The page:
How many times have I said “I don’t need this!” I didn’t want those tough times, my life would have been better without them. I didn’t want to go down that road, tread that path. They were unwanted twists and turns in the plot of my life story. During the really bad times my fear was lodged in the pit of my stomach. There was that hollow feeling that life was over, life would never get better.

Of course, when I went through those tough times I was in the middle of my unfolding life story, not at the end – not yet. I was in the long, ongoing process of writing my life script, of becoming who I am. (Does our life story develop us or do we develop our life story?) Where I was and what was happening to me wasn’t congruent with what I felt I needed or how I thought about myself.

In those early adult years I took control of my life and knew what was expected of me. I came of age before the sexual revolution, before women demanded choices. I didn’t have many choices but I was in control – is that a non sequitur? As I look back, does it matter if I wanted to marry and have kids or did it because it was the expected thing to do?

I want to believe my daughters benefited from all those burned bras. One chose to have a career without marriage, the other married, had kids, and put her career on hold. I wonder if they will look back and wonder if they made the right decisions. Both had times of suffering and frustration along the way, both had times of joy and satisfaction. Will they have regrets, will they look back with a sense of integrity?

There was another life that I might have had, but I am having this one.     Kazuo Ishiguro

How different my perspective is at almost-70 than at earlier times. In earlier times that hollow feeling of fear in my stomach, the fear that my life would never get back on track, was understandable. I had no way of knowing what the future would hold.

Our view of the future is finite; sometimes we can see over the next hill, sometimes not, and sometimes not very clearly. Sometimes we distort our vision. We make our life decisions blindly – decisions to act or not, to stand steady or bend. My decisions were somewhere in the shadows between dreams outside my awareness and family needs grounded in reality.

As my life story unfolded I pushed hard to arrive, whatever that means. I was impatient for whatever it was that I was after. I was always mindful of what I wanted to be and do when I grew up, whenever that is. Sometimes I couldn’t go down a path, and sometimes the only path available was one that wasn’t in the plan. You know, that shadowy plan that would lead to that place called arrived.  I enjoyed some sojourns at arrived but they seemed short, probably because sojourns in the mud-holes of life seemed so long.

Now that I am almost-70 and looking back over the landscape of my life, I see that all was necessary. Somewhere in the landscape of the last half of my life, these paths have woven together into a beautiful pattern. I can see that no path was for naught, each was needed for my life to have integrity in the end.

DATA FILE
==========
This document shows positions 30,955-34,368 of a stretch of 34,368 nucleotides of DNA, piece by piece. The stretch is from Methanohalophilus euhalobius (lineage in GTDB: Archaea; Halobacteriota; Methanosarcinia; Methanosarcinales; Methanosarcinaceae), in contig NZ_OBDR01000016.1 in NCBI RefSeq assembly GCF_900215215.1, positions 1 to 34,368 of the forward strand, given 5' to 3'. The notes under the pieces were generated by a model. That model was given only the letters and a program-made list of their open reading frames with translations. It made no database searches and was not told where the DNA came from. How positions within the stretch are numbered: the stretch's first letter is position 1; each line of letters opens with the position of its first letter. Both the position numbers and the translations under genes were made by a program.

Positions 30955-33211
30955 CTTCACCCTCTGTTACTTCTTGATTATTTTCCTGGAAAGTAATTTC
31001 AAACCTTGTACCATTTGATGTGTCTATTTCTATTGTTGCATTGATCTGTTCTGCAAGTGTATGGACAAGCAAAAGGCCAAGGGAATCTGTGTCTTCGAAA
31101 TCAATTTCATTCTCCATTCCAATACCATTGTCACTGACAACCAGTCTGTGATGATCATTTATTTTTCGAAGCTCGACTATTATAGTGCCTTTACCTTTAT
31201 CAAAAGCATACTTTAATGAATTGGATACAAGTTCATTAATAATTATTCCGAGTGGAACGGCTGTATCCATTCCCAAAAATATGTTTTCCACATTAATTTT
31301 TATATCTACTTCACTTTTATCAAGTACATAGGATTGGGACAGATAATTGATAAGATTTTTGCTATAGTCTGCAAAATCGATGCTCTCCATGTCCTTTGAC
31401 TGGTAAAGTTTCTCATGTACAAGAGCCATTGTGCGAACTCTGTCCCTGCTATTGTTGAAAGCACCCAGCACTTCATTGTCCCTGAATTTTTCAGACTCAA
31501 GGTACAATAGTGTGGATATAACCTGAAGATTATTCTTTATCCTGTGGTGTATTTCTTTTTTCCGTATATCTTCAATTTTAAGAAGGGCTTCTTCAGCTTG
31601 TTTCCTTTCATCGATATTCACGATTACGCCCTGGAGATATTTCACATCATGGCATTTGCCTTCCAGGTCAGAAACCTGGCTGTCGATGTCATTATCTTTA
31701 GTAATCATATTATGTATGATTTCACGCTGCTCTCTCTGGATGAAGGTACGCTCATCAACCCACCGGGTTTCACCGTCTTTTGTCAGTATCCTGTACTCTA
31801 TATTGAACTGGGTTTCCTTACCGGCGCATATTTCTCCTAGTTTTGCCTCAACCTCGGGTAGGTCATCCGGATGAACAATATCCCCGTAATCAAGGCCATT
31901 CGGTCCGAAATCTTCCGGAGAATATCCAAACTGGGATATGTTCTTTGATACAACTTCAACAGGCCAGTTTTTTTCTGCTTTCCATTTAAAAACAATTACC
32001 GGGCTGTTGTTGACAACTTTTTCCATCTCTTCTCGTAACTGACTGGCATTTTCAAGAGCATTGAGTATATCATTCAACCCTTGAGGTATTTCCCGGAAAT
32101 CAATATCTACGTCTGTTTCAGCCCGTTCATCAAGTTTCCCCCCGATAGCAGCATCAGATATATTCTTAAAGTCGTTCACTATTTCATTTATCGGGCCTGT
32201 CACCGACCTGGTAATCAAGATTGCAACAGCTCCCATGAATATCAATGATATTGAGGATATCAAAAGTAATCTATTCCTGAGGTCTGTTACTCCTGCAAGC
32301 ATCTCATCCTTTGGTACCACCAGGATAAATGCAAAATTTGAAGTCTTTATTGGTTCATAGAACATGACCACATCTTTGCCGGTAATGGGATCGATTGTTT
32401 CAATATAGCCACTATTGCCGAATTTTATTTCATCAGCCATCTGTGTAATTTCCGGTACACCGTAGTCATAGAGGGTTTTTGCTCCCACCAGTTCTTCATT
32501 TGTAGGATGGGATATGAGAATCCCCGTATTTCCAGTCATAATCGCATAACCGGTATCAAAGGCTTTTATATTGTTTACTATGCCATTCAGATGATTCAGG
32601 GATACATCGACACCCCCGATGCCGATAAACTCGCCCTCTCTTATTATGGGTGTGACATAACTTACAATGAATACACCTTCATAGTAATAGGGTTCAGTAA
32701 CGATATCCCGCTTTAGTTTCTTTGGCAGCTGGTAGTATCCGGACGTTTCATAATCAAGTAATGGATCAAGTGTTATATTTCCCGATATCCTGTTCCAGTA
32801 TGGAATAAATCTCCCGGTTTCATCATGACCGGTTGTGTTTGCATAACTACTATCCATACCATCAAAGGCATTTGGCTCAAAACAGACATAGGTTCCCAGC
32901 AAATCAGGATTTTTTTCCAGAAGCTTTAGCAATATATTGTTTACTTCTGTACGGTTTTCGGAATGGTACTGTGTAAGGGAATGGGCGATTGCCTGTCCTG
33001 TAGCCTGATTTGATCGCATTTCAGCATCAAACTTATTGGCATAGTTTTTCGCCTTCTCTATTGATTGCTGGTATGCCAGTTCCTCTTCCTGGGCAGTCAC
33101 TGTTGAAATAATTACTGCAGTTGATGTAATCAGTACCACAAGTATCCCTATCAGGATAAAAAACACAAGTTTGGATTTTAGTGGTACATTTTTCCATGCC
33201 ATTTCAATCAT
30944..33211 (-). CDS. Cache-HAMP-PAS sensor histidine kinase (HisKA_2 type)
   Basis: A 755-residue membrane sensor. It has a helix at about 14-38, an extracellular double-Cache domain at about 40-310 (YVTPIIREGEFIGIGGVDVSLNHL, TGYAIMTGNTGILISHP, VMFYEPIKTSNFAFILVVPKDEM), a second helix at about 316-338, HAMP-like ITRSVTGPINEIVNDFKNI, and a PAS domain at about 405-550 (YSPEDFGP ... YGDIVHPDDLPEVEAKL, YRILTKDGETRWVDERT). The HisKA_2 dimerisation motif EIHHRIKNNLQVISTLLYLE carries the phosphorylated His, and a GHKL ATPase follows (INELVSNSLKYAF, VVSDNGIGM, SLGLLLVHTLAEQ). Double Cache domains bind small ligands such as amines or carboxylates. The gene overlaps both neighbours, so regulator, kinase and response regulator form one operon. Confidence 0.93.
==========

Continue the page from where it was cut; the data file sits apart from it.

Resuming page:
I may not have gone where I intended to go, but I think I have ended up where I needed to be. Douglas Adams

I have been writing like I have arrived, at the end. This almost-70 age is fast becoming 70. It occupies a lot of my thinking, not in a dreaded way, but in a way that means it is significant. Once again I am wondering what the future holds but I can’t see clearly. Once again I am wondering what I need to do to arrive, now that I see death on the horizon of my life story. I am worried about the inevitables of aging – losing my husband, leaving my husband, children getting really sick, cancer. My goal has been to grow old gracefully but now that I’m here I don’t know what graceful looks like. What I do know is that I have a wonderful Lord to lead me, and I come from a long line of very strong women.

That is probably enough for me to make it to my final arrival, but if anyone out there knows how to be 70-something gracefully, I would like to hear from you.

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Mt. Rainier

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I was so moved by the beauty of Mt. Rainier when we visited that I posted a few photos immediately; if you missed them you can check it out here. Mt. Rainier put on a beautiful show for us so it is easy to forget the beauty of the surrounding mountains and valleys. We decided to drive the loop to Paradise because we were told there is a very nice restaurant at the lodge. We had prepared simple on-the-road meals each night and we had an occasional meal out. I was ready for a really nice dinner. We weren’t disappointed with the wonderful food on the Sunday Brunch buffet at the Paradise Inn.

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The drive up to Paradise is very beautiful with glimpses of Mt. Rainier, but as with so many things in life, the star of the show is made more beautiful by the support of everything around it. It is time to give credit to the supporting actors of mountains a valleys in Mt. Rainier National Park.